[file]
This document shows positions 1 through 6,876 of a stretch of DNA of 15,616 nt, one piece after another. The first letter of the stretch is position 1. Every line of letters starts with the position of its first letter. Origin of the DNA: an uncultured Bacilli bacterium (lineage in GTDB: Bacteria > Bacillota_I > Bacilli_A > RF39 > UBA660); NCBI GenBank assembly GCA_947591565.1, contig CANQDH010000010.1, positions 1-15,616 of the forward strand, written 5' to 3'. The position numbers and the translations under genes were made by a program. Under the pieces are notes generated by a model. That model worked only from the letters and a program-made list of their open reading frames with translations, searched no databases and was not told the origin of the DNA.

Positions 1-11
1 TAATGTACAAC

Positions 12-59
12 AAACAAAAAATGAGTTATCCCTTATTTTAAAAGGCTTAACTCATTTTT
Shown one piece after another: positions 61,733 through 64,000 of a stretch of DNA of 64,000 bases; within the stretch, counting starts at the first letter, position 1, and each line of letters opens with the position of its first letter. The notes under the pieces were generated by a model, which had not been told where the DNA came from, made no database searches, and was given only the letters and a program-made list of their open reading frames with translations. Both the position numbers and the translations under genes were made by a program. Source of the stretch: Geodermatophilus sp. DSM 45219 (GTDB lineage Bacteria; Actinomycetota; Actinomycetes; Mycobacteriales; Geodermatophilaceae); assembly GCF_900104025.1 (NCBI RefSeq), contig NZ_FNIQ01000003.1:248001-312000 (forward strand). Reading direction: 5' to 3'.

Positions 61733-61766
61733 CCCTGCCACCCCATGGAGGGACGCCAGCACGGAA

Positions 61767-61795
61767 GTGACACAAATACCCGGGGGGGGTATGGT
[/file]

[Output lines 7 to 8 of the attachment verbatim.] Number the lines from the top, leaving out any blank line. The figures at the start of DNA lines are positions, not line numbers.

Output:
Positions 61733-61766
61733 CCCTGCCACCCCATGGAGGGACGCCAGCACGGAA